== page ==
JHU leader Champika Ranawaka, now a member of the Rajapakse cabinet, issued a vicious statement calling for further anti-democratic measures and the elimination of anyone opposing the war. “Are you asking us to leave those (opposing the war) alive? Those bastards are traitors. We can’t do anything because of wild donkey freedom in this country ... If we can’t suppress those bastards with the law, we need to use any other ways and means,” he told the Ravaya newspaper.Escalating repression
The security forces have already used the confessions of Serasinghe, Seneviratne and Priyankara to target plantation workers and youth in particular. Serasinghe was taken to the Nuwara Eliya district in the middle of the island’s tea estate area to point out his “contacts”. Three teachers and two students—all Tamils—were arrested. They were members of the Maoist New Democratic Party (NDP) and receiving weapons training from the LTTE.
Sarath Kumara Fernando, president of the Railway Workers Combine and the Railway Trade Union Federation (RTUF), has surrendered to police and is currently being held in the Boossa detention centre. Priyantha Nihal Gunaratne, who is also accused of being part of the conspiracy, was arrested on February 13 by Ratnapura police. He was tortured by suspending him by his arms and as a result has an injured wrist.
Since February 17, police have rounded up and interrogated around 400 Tamil workers and youth in cordon-and-search operations at several estates. Of those, 109 have been sent to a detention camp at Boossa in the southern district of Galle and 30 young people are being held at various police stations. Extra police and solders were called in to carry out these dragnet operations. Some of those arrested were involved in demonstrations against the Upper-Kotmale hydroelectricity project and police are now focussing on this protest campaign.
The targetting of Tamil-speaking plantation workers is no accident. Half a million tea and rubber estate workers, in many cases in defiance of their union, struck for two weeks in December to demand a pay rise. The strike provoked a crisis for the government, which was desperate to prevent other sections of workers from making similar demands. Rajapakse provocatively declared that the strike posed the threat of “LTTE terrorists infiltrating the plantations”.
In a sinister development on March 1, the defence ministry issued a statement declaring that “law enforcement authorities” had the right to arrest and interrogate any individual “directly or indirectly engaging in activities threatening national security”. The statement particularly targetted those protesting against arbitrary arrests, disappearances and the abuse of democratic rights. “Protests and influences that are initiated in the wake of arrests of individuals not only hinder investigations but also threaten the stability of the government,” it emphasised.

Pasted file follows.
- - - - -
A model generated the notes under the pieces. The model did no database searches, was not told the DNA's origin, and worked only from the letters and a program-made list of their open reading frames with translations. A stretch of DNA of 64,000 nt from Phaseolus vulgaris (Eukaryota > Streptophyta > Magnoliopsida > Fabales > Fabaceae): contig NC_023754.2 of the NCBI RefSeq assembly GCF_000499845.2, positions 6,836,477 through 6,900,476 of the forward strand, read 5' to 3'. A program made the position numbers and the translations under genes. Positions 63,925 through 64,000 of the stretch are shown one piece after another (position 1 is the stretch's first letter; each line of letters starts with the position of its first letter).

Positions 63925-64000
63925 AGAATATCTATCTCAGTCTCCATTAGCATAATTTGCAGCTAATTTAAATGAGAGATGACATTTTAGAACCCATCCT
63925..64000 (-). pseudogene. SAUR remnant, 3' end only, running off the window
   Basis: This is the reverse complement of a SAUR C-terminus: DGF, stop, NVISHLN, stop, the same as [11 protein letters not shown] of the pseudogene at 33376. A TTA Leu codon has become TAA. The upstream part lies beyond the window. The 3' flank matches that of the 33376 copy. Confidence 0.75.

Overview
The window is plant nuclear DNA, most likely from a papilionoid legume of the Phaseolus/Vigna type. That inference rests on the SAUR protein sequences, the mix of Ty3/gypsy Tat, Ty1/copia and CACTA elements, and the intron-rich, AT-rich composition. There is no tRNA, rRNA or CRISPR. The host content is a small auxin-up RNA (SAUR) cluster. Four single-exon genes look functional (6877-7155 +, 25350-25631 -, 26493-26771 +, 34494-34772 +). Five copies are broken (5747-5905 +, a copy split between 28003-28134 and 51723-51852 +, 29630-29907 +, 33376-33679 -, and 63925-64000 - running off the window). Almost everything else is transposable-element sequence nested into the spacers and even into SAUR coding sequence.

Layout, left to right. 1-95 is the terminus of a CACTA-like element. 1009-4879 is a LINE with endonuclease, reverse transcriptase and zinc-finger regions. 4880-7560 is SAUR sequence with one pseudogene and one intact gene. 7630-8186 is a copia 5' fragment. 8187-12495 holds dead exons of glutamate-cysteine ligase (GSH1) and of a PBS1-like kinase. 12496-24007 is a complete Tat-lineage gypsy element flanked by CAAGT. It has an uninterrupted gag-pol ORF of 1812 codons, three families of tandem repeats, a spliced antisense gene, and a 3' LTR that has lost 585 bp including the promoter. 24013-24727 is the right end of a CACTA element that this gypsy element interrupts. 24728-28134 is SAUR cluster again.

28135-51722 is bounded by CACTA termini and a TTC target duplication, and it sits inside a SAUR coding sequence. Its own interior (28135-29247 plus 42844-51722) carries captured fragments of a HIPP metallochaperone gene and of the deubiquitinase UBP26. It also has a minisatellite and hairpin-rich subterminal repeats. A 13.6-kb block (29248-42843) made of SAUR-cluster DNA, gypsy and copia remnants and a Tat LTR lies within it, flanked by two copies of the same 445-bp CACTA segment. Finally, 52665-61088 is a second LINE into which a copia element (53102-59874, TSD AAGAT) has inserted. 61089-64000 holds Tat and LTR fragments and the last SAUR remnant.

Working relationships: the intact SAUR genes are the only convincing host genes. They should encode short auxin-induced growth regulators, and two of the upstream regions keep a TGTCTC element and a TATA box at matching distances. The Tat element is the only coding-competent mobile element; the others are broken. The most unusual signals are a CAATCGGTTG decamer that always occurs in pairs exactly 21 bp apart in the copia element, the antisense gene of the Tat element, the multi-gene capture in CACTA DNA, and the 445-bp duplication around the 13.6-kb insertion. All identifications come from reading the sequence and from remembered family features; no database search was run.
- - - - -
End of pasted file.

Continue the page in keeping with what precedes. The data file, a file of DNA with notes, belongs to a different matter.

By declaring illegitimate protests that “threaten the stability of the government”, the statement opens the door for a wholesale attack on any and all political opposition. The Rajapakse government is already in deep political crisis. It rests on a highly unstable coalition of parliamentary parties and confronts broad opposition from working people over deteriorating living standards. Incapable of resolving the social crisis, Rajapakse is deliberately whipping up Sinhala chauvinism and escalating the war against the LTTE to divide working people along communal lines. Increasingly isolated and fractured, the government is now preparing to use “national security” as the pretext for imposing what amounts to a police state.A history of state terror
This is not the first time that the Sri Lankan government has employed such methods. In 1989-1990, the United National Party government, in the name of suppressing the JVP, unleashed a wave of repression against Sinhala rural youth in the south of the island. An estimated 60,000 young people either “disappeared” or were murdered by the security forces and their associated death squads.